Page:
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Mobile Devices Will Transform How Government Fieldwork Gets Done

TATSIANAMA/Shutterstock.com

Ian Baker is a partner and global government industry leader at IBM Global Business Services.

From social workers to police officers, many state, local and federal employees often worry about the unknown knowns -- things identified in files somewhere but unknown to the civil servant in the field.

Lacking the appropriate insight -- like operating with blinders on -- can make their jobs immensely tougher.

Police officers dread finding out the speeder they let off with a warning was wanted for bank robbery. Customs officials worry they won’t receive an alert about counterfeit goods until after they have cleared a suspicious container. Social workers fear learning too late the new boyfriend in a single mom’s life has a history of child abuse.

The problem is that data and corresponding insight into issues such as these reside in many different places.

Even back at the office, key pieces of information don’t turn up in basic searches. And at their desks, few workers have time to do more than enter their field notes in the computer system. They’re not empowered with the kind of contextual insight on the spot that can help make better-informed decisions in the field.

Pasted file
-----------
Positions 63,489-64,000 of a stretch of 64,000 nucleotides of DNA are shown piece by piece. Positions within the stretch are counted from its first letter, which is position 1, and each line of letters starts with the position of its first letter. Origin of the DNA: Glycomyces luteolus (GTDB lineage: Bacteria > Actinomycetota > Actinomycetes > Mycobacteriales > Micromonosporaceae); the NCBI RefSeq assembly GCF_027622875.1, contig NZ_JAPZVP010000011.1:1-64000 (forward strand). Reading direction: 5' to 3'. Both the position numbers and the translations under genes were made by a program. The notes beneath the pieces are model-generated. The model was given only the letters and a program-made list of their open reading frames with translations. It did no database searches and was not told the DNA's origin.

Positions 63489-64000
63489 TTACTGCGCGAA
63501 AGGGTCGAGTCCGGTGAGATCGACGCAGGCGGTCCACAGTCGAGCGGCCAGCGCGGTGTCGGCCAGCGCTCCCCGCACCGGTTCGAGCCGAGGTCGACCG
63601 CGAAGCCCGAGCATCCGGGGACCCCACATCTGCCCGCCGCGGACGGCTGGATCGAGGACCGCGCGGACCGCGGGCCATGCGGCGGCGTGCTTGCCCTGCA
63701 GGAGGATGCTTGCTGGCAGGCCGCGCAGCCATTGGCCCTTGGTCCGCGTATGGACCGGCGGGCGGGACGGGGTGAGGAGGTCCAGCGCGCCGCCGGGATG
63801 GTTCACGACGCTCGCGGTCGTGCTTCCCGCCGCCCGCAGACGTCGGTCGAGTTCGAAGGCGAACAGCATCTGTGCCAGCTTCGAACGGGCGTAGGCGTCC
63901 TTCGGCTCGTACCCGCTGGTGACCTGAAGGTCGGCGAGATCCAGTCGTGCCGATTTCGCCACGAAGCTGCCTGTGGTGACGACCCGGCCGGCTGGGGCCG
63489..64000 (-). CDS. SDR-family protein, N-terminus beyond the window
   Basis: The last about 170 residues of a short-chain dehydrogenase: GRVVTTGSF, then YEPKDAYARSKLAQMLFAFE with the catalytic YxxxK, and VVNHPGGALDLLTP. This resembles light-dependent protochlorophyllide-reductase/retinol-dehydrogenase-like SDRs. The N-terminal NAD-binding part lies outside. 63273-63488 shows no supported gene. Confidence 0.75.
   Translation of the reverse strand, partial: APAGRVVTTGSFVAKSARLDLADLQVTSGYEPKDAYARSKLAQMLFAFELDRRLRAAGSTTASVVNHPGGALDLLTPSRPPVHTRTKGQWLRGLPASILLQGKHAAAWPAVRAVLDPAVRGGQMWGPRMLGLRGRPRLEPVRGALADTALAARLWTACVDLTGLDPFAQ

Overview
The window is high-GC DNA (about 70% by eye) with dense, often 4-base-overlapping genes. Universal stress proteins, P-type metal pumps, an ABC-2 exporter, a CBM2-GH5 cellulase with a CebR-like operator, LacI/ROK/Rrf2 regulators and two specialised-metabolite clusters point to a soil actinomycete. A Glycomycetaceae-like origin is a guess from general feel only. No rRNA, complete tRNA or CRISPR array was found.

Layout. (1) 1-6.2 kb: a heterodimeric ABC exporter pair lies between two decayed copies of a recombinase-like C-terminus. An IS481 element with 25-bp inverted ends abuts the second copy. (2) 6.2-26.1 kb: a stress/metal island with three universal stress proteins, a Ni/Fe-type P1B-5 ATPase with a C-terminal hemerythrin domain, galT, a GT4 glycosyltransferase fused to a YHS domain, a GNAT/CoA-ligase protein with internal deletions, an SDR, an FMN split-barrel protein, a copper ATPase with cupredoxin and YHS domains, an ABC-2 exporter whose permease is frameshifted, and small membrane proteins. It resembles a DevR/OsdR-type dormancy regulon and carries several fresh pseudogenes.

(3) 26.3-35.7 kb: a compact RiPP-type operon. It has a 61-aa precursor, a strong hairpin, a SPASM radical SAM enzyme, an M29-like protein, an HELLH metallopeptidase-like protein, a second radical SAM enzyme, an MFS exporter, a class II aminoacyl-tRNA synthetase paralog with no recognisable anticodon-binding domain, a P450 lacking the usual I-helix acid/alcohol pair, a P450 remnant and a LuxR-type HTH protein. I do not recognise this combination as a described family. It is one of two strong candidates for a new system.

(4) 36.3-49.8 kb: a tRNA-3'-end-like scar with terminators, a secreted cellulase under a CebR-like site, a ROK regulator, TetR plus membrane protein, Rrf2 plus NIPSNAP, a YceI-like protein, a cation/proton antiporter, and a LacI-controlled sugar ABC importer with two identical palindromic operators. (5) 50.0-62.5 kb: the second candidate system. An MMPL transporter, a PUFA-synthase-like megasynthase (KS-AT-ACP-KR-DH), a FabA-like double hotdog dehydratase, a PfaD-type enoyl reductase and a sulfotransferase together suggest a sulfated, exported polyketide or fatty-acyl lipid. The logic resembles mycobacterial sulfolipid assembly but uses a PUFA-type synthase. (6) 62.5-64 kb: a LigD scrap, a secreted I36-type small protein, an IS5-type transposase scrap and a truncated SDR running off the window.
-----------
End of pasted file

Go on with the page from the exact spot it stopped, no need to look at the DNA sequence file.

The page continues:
Devices Can Help Uncover Hidden Relationship and Critical Data

Using mobile devices like iPads and iPhones can do a great deal more than make field workers more efficient in creating reports and reducing paperwork.

The devices become even more powerful when they provide analytics to uncover hidden relationships and critical information.

The ability to automatically analyze multiple pieces of data across multiple systems of record and combine that with real-time information collected by the user, can help provide previously unknown new insights and recommendations.

For these workers, it is the combination of mobile devices and analytics insight delivered via secure, well-designed apps that is key to transforming how government fieldwork gets done.

Government leaders want to produce better outcomes for the citizens they serve. Unlike the commercial world where the focus is on driving out costs and boosting profitability, the imperatives of government are improving service within budget constraints.

Government is an industry of industries. Public safety, border control, education, social services and tax assessment all have different priorities and different metrics. But in almost every service, there are mobile workers who are disconnected from troves of useful data. Giving them mobile devices that provide contextual insight will remove a major pain-point in their operations but more important, it can change how these people perform their jobs.

Mobile Devices Keep Caseworkers Closer to Citizens

Social workers provide a great example of how mobile apps can improve services. There are 600,000 caseworkers in the U.S. and about 2 million worldwide. Every one of them is burdened by paperwork.